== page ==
V4 v Europe

1203 miles from Peter­bor­ough to World Du­cati Week, Misano, Italy on Du­cati’s Pani­gale V4 – the sec­ond best bike of 2018. Ben Lind­ley is still smil­ing, and curs­ing…

BIKE (UK) - - DUCATI - Pho­tog­ra­phy Ben Lind­ley

AT THE CLI­MAX of World Du­cati Week a ru­mour goes round that there are 60,000 bikes at the Misano cir­cuit. Sixty thou­sand mo­tor­cy­cles. Even stand­ing look­ing at them I can’t com­pre­hend how huge a num­ber that is. And hid­den some­where in that sea of Du­catis are just a few V4s. Lo­cat­ing the bikes is the first chal­lenge, find­ing the own­ers will be a whole other prob­lem. But I’m get­ting ahead of my­self. First, the 1200 mile ride to Misano… Fit­tingly, the bike I’m rid­ing down to the tenth World Du­cati Week is also a V4. The new Pani­gale is a proper, fo­cused track bike. It looks beau­ti­ful in a race track pit­lane, ex­haust tick­ing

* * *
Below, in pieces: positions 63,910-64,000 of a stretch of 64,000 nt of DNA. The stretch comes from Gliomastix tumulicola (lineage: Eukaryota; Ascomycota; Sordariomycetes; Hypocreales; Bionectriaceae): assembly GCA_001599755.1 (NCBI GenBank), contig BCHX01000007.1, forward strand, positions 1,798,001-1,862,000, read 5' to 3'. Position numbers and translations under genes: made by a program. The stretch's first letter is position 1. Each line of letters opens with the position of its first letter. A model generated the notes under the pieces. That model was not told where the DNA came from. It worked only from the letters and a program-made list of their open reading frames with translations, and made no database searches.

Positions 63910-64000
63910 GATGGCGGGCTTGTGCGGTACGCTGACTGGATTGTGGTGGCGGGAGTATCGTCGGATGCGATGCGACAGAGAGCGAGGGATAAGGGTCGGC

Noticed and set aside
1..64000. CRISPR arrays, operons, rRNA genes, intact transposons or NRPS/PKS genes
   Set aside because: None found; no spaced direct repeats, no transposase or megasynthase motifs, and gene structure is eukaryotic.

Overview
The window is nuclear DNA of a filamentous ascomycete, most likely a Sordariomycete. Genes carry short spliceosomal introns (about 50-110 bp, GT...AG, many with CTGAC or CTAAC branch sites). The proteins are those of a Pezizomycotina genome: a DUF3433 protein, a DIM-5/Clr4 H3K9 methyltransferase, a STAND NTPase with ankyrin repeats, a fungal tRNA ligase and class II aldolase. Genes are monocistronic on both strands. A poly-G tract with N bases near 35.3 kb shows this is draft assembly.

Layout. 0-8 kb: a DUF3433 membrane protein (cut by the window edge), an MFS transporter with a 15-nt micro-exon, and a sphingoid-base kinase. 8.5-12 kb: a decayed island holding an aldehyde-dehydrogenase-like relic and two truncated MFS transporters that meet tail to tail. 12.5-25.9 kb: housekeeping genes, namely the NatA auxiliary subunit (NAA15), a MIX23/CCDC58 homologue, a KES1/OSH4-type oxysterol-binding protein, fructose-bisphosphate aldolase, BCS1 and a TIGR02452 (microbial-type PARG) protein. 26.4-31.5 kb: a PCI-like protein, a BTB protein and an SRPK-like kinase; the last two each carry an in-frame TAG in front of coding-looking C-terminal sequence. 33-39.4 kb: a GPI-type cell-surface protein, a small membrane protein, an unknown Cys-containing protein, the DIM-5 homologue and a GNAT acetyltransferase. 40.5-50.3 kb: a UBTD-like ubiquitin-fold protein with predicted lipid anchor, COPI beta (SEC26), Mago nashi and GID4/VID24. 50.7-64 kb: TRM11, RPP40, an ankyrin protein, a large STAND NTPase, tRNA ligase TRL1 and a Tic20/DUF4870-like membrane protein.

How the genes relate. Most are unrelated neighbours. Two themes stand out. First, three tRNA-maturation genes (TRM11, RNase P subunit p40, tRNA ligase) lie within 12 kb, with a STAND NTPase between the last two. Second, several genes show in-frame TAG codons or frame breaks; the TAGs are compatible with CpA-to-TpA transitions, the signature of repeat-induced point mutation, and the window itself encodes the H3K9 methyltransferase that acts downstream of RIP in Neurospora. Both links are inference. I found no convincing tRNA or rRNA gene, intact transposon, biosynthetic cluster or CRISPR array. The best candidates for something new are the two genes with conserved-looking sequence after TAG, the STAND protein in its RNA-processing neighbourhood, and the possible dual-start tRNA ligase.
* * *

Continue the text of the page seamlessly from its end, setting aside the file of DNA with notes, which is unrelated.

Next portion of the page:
and tyres stink­ing from a day of hard rid­ing. And it looks hi­lar­i­ous wait­ing in the of­fice car park with a 30-litre pack and tri­pod strapped to the seat. I’ve planned two-and-a-half days to drop down through Eng­land, streak across France, wrig­gle through Switzer­land and ar­rive at Misano on Italy’s Adri­atic Coast. That leaves just enough time to ride the Big Three Alpine passes… Tues­day af­ter­noon: five hours rid­ing, 296 miles, three fuel stops. Ig­nit­ing the air-fuel mix­ture in the Pani­gale’s four cylin­ders sounds apoc­a­lyp­tic just on tick­over. An of­fi­cial sticker on the head­stock an­nounces it makes 107DB(A) at 3000rpm. At that speed the V4’s hardly turn­ing. It then blasts off to a 14,500rpm red­line – strato­spheric heights for a Du­cati. Storm­ing, con­ti­nent-shrink­ing progress will no doubt en­sue, but first a 4000rpm daw­dle through subur­ban Peter­bor­ough. Brak­ing to join the A1, some­thing hits me hard in the back. Turns out the pil­lion seat is so flimsy my 30-litre pack and tri­pod have pulled it off its clip. No time to stress. That cross-chan­nel train won’t wait for me. I lug the pack over my shoul­der, wear my back­pack over the top, and hang the tri­pod round my neck. We roar up to 90mph and cruise to Cam­bridge on the A14. The bike feels lean. Steer­ing is light and fo­cused as we pick apart a herd of slow mov­ing car whales. Noth­ing else out here is as nim­ble as we are. There’s open road on the M11 past Cam­bridge, so I thumb through set­tings on the slick TFT dis­play. De­spite be­ing able to change whether the quick­shifter func­tions on up and down­shifts, the V4 doesn’t give you a fuel gauge. In­stead, a fuel warn­ing light winks on at 110 miles and range anx­i­ety swiftly fol­lows. Run­ning out of fuel will make me miss my slot at the Chan­nel Tun­nel. Tank brimmed at the next stop, I pull back onto the M11 and open the throt­tle in first gear. The V4 gar­gle be­comes a half­s­tran­gled yell as the bike barges for­wards, lift­ing the front wheel. Quick­shift into sec­ond. Ac­cel­er­a­tion de­mol­ishes per­for­mance tar­gets. The front wheel stays up. I’m flab­ber­gasted. The next mo­ment I re­alise this will hap­pen af­ter ev­ery fuel stop and toll booth for the next 1050 miles. I love this bike. Soon, though, the straps of two back­packs in­ter­fere with blood flow to my left arm. Then the tri­pod strap starts chaf­ing my neck. It’s red and raw at Folke­stone, and a half-hour break in the Tun­nel isn’t long enough to re­cover. On the French mo­tor­way be­tween Calais and Amiens I work out what kit I can dump to shed weight. Tooth­paste, socks and vests go in the bin. Ev­ery lit­tle helps. Wed­nes­day: eight hours rid­ing, 488 miles, five fuel stops. I dump the mas­sive 6.8kg lock and chain in an Amiens un­der­ground car park. It’s tied to the bol­lard near the sub­sta­tion at 33 Place Alphonse Fi­quet. It ap­par­ently can’t be bolt-cropped so it’ll be on dis­play for the next few years. This is what free­dom feels like. I can en­gage more with this crazy ma­chine with­out yes­ter­day’s weight on my shoul­ders. We